Bend might be the culinary and mixology hub of Central Oregon, but venture a little farther afield and you’ll find there are plenty of options worth exploring. Just a short drive west, you’ll find the charming and always welcoming town of Sisters with its Western-themed downtown and clusters of boutiques, delis and cafés. While options abound, those in the know make it a point to drop by Jen and TR McCrystal’s Cottonwood Cafe. The cozy, upscale nook is the successor to the revered Jen’s Garden, a fine dining favorite for years. Like everything else at Cottonwood Cafe in Sisters, the bloody mary is superb yet unfussy. It offers a classic mix with just the right amounts of horseradish, Worcestershire, pepper and heat topped with meaty olives and a cherry tomato. Enjoy it with any of the restaurant’s delicious breakfast or lunch options. From egg bennies to the excellent Reuben with house-smoked pastrami or ridiculously tasty truffle fries, you cannot go wrong.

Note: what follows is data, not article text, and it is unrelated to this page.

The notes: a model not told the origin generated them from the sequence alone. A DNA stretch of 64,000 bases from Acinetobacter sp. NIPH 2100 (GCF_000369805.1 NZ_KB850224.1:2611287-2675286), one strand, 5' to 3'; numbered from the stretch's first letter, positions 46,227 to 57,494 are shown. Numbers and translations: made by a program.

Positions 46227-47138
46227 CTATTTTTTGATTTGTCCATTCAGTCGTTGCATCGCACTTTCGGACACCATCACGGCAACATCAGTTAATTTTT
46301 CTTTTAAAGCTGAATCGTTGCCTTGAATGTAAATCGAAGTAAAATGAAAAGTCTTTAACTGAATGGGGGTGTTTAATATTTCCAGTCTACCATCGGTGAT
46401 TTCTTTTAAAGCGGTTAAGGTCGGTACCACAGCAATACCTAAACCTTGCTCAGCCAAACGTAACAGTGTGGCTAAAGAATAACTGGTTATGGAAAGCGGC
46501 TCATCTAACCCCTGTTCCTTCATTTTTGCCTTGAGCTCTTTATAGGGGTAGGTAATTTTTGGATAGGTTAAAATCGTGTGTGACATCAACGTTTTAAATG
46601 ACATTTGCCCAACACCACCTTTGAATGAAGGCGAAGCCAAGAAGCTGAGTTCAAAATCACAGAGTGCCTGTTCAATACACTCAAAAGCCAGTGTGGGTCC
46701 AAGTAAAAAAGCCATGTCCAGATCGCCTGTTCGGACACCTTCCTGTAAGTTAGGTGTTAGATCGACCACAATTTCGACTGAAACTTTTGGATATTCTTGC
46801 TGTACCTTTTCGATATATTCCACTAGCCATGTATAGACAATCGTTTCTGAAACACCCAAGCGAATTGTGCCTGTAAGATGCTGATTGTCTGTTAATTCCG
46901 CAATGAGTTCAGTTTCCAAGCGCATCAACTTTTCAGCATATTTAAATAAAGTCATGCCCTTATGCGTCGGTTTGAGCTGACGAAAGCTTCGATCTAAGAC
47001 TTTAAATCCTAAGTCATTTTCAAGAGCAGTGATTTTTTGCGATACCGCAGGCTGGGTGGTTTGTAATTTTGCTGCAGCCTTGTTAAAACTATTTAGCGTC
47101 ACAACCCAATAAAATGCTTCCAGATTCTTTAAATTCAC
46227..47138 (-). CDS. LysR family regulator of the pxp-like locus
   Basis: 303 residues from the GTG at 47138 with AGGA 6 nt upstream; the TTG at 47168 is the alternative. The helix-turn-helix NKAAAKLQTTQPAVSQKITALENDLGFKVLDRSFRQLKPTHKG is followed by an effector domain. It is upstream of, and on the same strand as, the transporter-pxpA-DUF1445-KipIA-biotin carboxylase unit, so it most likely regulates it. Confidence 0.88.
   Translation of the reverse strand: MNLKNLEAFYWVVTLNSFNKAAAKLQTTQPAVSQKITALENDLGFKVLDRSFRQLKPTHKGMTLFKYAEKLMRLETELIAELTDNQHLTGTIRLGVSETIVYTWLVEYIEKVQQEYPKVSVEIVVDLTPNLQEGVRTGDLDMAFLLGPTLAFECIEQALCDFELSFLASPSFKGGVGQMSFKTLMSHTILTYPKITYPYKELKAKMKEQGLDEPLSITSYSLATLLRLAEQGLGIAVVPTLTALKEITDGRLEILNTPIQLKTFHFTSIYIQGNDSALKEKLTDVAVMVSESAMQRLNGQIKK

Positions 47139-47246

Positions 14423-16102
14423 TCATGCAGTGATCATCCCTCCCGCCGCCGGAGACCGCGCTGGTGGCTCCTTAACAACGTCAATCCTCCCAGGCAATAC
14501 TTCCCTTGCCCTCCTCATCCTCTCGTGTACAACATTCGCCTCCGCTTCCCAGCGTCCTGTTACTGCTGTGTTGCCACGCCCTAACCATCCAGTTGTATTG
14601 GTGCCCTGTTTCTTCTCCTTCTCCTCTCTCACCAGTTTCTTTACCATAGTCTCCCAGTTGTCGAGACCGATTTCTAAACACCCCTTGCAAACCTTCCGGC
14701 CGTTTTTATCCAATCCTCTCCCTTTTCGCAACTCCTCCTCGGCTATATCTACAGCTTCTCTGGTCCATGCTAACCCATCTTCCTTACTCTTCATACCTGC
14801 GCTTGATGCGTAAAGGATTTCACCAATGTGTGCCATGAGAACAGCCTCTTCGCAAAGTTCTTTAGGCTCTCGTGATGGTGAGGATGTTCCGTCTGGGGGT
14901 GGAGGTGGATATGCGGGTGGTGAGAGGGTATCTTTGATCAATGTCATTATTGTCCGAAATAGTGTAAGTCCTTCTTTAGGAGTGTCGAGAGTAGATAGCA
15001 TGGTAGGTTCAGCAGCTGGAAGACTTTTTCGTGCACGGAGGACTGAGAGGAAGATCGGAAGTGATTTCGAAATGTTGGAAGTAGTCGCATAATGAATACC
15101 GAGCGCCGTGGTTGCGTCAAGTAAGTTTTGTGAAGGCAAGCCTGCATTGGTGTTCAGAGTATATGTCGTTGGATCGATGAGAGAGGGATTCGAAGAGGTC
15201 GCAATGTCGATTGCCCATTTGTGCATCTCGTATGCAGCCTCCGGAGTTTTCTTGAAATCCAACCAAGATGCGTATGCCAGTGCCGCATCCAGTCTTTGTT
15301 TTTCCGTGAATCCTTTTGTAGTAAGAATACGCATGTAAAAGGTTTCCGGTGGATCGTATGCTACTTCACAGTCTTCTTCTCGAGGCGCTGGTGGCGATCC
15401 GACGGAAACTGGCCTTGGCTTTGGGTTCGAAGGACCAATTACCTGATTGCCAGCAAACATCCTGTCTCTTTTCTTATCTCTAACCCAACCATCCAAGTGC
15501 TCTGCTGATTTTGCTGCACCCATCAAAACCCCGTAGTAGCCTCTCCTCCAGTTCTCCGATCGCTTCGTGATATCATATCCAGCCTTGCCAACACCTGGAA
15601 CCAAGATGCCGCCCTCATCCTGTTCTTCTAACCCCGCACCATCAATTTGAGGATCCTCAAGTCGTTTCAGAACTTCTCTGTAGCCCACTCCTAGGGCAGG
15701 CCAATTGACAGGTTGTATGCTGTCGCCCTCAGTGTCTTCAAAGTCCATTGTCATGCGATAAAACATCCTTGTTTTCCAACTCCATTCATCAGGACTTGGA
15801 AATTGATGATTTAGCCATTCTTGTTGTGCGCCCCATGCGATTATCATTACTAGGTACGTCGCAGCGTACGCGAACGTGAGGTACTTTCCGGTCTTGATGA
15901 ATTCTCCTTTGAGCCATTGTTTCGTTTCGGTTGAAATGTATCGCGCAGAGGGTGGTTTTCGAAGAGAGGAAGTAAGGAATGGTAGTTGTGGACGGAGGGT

The Bloody Mary
Then and Now
According to most accounts, the bloody mary made its first appearance at Harry’s New York Bar in Paris, a legendary hangout during the 1920s and ’30s frequented by famous regulars including Ernest Hemingway and F. Scott Fitzgerald. With the influx of vodka that arrived on the scene from Russians fleeing the Revolution and canned juices and other ingredients brought by American expats fleeing Prohibition, a new world of cocktails was discovered.
Originally simply half vodka and half tomato juice over ice, the bloody mary began to spread its wings at the St. Regis Hotel’s King Cole Room in New York City when its creator Ferdinand “Pete” Petoit returned to the United States after Prohibition was repealed. Then (and still at the St. Regis) called the Red Snapper, Petiot added salt, pepper, Worcestershire sauce and lemon juice to the concoction, and the modern Mary was born.